You are fortunate that you're the original owner. I wish that I could say the same.

Happy motoring -
Thanks! I certainly sympathize with your garage situation. How's the Mini to drive? I'm such a sucker for a tiny, fast cars, which is hilarious because I'm 6' 1" and look enormous in my Fiesta ST.

Do you think the sunroof drain is clogged and keeping the roof open? A friend of mine had a similar issue with his Pontiac G8 and only figured it out once the interior flooded twice. Obviously, that's a totally different car, but who knows. Perhaps it's similar on yours?
 

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Discussion Starter · #11 ·
Mini update: I needed a break from work last night and called it a day earlier than normal, which gave me some time to get back to the removal. But what I hoped would take an hour took two. But that's how my projects usually go. I'm horribly consistent at underestimating how long projects should take.

Because the sound deadener I installed also covered a lot of the factory/OEM sound deadener, much of what VW installed has also been coming up. I've just decided to remove it all for now. Part of this means removing the side panels in the trunk to get to the rest of the deadener that's behind/underneath said panel. So I pulled the two trim "screws" on the trunk threshold, the plastic screw above the trunk opening and the one closest to the fold-down seats, which I broke off and now have to fish out from under the rear seat shelf (ugh), and got to it. This is after getting the majority of the OEM sound deadener out:
Automotive tire Automotive lighting Bumper Automotive exterior Floor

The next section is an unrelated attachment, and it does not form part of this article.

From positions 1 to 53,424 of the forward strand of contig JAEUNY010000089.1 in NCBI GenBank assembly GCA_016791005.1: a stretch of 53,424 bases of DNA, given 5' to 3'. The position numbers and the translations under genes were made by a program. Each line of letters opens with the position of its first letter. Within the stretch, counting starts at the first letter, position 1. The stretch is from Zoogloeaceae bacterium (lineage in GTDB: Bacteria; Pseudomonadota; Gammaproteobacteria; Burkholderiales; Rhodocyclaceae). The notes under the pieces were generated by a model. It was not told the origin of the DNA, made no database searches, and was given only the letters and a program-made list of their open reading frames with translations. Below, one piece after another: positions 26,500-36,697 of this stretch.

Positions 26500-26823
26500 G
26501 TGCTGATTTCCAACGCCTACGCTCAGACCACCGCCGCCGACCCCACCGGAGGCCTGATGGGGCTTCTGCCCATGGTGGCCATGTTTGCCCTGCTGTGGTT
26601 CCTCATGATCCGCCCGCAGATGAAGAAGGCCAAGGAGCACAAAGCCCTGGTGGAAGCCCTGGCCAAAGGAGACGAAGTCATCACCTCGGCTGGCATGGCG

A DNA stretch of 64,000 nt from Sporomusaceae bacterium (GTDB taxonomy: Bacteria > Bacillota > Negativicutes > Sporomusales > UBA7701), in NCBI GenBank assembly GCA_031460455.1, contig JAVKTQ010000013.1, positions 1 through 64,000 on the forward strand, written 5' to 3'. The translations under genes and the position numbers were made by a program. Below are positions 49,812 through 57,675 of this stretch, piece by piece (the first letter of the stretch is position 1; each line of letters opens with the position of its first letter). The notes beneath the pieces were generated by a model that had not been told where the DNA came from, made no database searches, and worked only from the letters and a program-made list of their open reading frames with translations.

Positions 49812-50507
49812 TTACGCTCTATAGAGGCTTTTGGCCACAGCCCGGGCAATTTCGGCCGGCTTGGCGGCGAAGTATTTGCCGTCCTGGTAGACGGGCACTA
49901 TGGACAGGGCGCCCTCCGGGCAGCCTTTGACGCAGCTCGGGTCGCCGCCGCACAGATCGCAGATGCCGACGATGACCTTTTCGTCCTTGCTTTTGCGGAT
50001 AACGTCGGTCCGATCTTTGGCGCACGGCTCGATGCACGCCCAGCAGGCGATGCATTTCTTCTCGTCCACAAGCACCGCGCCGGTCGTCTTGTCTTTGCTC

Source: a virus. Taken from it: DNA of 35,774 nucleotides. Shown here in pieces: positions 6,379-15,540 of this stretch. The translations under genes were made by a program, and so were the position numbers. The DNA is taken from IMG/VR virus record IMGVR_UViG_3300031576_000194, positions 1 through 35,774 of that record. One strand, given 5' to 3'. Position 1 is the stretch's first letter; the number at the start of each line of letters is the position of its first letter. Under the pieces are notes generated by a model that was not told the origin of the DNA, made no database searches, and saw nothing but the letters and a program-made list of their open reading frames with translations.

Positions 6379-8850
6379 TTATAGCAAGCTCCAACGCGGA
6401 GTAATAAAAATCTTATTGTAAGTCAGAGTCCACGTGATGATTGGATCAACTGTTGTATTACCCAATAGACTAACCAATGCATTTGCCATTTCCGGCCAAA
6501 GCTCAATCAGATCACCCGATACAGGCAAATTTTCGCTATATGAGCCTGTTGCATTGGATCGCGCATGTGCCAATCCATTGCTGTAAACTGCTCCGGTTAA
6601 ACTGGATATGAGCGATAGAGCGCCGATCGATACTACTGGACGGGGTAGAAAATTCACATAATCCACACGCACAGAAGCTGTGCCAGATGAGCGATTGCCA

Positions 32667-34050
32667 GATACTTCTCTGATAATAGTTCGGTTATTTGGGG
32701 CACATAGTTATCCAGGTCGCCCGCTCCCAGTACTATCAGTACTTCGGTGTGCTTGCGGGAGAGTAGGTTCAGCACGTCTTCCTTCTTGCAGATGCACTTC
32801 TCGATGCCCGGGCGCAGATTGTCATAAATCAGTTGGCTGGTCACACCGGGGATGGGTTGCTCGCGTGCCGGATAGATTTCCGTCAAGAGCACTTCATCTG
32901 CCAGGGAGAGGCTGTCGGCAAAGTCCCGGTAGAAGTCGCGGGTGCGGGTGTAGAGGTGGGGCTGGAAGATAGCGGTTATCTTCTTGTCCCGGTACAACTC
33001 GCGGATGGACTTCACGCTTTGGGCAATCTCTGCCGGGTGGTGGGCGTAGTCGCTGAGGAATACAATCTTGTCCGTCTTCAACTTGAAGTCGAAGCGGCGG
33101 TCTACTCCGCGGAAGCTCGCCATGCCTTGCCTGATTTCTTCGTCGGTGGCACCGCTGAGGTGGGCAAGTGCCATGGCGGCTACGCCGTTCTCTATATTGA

Automotive tire Road surface Asphalt Bumper Petal

The rust-colored crud you see above gave me a heart attack because, well, I thought it was rust. It's not. Instead, it's an oily, hardened version of the remaining sound deadener. See, to credit my younger self, I was pretty religious about a clean interior. when I pulled out the back seats in fact, there was hardly anything in terms of dirt/food, etc. But following one oil change I did myself years ago, I spilled old oil in this corner of the trunk before bringing it back to Advance Auto Parts for recycling. This is also where I learned the value of pouring the old oil into the empty oil container instead of just bringing the entire oil drain pain with me like the fool I was, and likely still am.

Anyway, this left corner of the trunk is where I spilled a fair amount of it, probably like 8-12 oz. I did a pretty good job of removing it from the carpet/fabric bits, but underneath, it looks like it congealed and hardened the factory sound deadener, which made it way harder to remove. Lots of patience, lots of plastic razor blades, another glass of whiskey, and an hour passed before it was removed:
Automotive tire Automotive design Motor vehicle Mode of transport Bumper

Then, I noticed that what looked like dust beyond the lip to the left of that area where the sound deadener was (if that description makes sense). Nope - it's more dried up, powdered oil that was really tough to remove. Working in this area is such an awkward space:
Automotive tire Tread Bumper Fender Automotive exterior

So, it took more time to remove all that. I wasn't able to get all of it, but got most. I'll make another attempt with a toothbrush or something like that when the replacement floor drain plugs come in from ECS. All six in the back seat/trunk area are in rough shape and are either covered in sticky goop or with oil. At like $1.50 each, I just ordered new ones to not have to use any more goo gone. My life smells like goo gone at this point. Here's where I left things:
Automotive tire Plant Motor vehicle Tire Bumper

Edit for picture formatting.